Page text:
From Brighton, England not too far from London, composer and viola player Frank Bridge emerged. The history of the first twenty years of his life since his birth in February 1879 appears to be murky or unavailable. The first known significance is Frank’s acceptance, with scholarship, to the Royal College of Music in London in 1899 – where he began studying composition with Sir Charles Villiers Stanford, who’d taught Gustav Holst and Ralph Vaughan Williams as well. This musical venture was sustained until 1903, when Mr. Bridge took part in the Grimson String Quartet as the second violinist. The quartet was started by a family slightly before Frank joined, and he played along with Miss Jessie Grimson, also a scholarship member of the Royal college, and student of August Wilhelmj. Three years later, Emanuel Wirth, violist of the famous Joachim String Quartet was out of commission due to a temporary illness before a concert in London. Frank Bridge was called to substitute. Understandably, this experience was valuable and escalated his reputation while leading him to center his focus on viola.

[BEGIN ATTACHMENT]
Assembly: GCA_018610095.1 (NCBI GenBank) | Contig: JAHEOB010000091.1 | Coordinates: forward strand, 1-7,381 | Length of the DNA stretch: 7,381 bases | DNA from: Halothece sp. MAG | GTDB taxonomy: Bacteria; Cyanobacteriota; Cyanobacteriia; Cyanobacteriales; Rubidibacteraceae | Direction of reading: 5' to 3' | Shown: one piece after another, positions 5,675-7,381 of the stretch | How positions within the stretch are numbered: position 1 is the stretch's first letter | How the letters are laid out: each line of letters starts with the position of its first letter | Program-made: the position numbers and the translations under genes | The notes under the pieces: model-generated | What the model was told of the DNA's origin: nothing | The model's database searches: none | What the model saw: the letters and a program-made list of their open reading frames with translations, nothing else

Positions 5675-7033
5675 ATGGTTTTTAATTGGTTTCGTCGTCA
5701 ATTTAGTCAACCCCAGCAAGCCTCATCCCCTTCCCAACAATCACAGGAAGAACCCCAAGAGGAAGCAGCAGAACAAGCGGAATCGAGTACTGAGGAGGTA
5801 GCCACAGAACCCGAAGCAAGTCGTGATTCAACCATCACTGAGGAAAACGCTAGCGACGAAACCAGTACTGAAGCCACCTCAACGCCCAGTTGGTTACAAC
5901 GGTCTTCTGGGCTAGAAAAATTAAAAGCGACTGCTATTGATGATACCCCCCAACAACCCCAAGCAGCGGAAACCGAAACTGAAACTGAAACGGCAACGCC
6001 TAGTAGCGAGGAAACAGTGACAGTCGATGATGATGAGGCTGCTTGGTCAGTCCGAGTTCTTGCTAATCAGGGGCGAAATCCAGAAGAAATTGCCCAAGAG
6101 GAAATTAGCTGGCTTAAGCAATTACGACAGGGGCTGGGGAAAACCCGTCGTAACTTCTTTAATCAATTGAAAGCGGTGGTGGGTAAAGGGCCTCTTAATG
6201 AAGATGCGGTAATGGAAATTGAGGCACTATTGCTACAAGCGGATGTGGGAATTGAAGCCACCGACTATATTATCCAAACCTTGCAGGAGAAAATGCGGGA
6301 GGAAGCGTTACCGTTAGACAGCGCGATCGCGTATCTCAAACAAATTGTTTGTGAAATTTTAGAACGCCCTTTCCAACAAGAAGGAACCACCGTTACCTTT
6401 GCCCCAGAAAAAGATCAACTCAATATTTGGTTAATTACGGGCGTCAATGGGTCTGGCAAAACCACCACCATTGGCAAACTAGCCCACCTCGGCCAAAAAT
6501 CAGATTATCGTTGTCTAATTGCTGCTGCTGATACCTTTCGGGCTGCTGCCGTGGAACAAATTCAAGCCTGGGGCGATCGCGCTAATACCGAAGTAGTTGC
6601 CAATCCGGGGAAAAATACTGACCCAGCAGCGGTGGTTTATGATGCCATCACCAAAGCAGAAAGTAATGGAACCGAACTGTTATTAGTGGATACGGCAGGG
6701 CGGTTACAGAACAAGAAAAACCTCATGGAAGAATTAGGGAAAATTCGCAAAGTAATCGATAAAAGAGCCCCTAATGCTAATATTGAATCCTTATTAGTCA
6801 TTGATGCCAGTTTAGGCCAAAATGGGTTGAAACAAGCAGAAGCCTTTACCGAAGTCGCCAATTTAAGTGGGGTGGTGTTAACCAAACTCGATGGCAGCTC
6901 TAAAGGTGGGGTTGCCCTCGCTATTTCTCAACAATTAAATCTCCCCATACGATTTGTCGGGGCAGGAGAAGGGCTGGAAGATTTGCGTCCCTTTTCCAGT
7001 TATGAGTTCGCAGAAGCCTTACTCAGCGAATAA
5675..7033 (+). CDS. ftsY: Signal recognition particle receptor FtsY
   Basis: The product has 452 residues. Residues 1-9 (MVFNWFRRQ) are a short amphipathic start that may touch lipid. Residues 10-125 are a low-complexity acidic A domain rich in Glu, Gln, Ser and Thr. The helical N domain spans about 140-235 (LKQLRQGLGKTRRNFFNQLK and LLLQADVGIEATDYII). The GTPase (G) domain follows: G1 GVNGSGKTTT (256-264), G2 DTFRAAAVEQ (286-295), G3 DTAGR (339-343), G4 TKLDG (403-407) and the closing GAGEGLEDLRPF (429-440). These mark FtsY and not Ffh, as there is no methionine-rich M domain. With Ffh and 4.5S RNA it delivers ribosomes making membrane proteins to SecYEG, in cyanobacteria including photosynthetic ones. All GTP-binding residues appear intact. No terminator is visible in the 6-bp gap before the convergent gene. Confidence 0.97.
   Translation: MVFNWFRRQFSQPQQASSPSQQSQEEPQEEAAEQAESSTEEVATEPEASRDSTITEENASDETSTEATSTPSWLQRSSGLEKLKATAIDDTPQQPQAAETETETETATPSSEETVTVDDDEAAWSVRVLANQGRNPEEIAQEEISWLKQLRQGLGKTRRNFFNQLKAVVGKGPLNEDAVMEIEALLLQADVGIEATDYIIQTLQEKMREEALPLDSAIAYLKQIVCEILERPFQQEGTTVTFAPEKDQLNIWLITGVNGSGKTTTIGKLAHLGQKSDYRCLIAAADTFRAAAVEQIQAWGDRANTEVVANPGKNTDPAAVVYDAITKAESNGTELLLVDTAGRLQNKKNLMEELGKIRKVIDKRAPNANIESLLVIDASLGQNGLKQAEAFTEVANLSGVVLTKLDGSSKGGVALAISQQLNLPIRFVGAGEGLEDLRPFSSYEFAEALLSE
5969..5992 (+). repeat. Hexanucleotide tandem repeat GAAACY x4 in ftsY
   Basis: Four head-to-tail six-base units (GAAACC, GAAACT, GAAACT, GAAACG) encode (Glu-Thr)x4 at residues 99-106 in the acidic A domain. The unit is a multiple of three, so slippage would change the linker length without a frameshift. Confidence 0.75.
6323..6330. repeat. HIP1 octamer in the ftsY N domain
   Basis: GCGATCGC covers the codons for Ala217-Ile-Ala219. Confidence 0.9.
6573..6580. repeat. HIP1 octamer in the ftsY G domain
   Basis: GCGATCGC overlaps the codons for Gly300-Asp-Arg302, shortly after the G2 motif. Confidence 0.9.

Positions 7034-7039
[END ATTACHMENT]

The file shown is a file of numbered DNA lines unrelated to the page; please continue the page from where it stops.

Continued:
While frank taught at the Royal College, he became a teacher and idol to Benjamin Britten, a significant composer to the next generation of classical, or rather contemporary music, who promoted Bridge’s compositions after his passing. It is fascinating to observe in Bridge’s music his transition from unadorned simple tunes, to complex and modern 20th century style – by some accounts, his first piece where this transition is truly present, is his piano sonata, dedicated to Ernest Bristow Farrar in 1921.